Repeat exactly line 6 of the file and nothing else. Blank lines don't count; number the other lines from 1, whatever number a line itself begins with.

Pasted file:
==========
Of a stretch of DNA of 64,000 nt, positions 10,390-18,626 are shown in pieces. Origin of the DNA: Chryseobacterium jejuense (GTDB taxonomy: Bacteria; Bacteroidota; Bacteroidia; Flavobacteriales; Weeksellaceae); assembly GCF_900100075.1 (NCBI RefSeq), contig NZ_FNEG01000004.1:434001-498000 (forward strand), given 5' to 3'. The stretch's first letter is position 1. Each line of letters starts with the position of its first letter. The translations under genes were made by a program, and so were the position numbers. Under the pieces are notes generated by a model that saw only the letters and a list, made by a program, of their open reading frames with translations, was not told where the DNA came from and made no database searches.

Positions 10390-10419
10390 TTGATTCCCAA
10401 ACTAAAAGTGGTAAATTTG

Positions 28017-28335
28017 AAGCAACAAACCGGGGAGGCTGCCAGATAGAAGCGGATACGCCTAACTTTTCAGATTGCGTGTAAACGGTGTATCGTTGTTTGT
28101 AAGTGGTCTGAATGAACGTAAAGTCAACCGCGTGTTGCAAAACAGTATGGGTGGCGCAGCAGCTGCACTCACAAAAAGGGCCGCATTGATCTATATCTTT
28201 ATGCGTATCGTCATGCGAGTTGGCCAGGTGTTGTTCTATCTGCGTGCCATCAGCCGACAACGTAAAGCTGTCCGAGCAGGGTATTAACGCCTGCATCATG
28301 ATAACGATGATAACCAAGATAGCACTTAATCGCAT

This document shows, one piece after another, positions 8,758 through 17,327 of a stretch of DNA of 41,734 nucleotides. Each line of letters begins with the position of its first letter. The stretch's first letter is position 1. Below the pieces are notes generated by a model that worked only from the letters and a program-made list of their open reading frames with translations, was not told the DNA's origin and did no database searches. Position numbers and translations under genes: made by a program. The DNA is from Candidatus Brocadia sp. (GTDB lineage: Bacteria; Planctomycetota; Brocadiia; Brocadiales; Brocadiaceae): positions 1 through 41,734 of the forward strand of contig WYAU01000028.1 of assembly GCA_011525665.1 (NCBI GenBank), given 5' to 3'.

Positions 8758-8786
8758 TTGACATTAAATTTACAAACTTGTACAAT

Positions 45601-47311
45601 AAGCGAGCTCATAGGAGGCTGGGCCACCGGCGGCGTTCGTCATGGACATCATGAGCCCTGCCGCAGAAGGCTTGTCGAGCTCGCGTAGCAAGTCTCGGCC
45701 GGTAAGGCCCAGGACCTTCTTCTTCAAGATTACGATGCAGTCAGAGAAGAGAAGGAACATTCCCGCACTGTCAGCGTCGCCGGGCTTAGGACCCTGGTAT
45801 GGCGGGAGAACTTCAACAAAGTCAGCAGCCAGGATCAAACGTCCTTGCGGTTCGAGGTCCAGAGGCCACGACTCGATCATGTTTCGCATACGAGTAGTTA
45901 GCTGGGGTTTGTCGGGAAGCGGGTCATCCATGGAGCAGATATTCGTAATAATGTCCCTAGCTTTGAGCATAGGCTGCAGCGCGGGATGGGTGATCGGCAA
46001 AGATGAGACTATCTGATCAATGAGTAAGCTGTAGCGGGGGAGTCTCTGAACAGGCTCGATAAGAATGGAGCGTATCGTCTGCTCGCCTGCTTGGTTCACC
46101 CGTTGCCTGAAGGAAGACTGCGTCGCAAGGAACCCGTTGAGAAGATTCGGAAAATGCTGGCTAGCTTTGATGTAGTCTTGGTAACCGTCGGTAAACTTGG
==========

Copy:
28017 AAGCAACAAACCGGGGAGGCTGCCAGATAGAAGCGGATACGCCTAACTTTTCAGATTGCGTGTAAACGGTGTATCGTTGTTTGT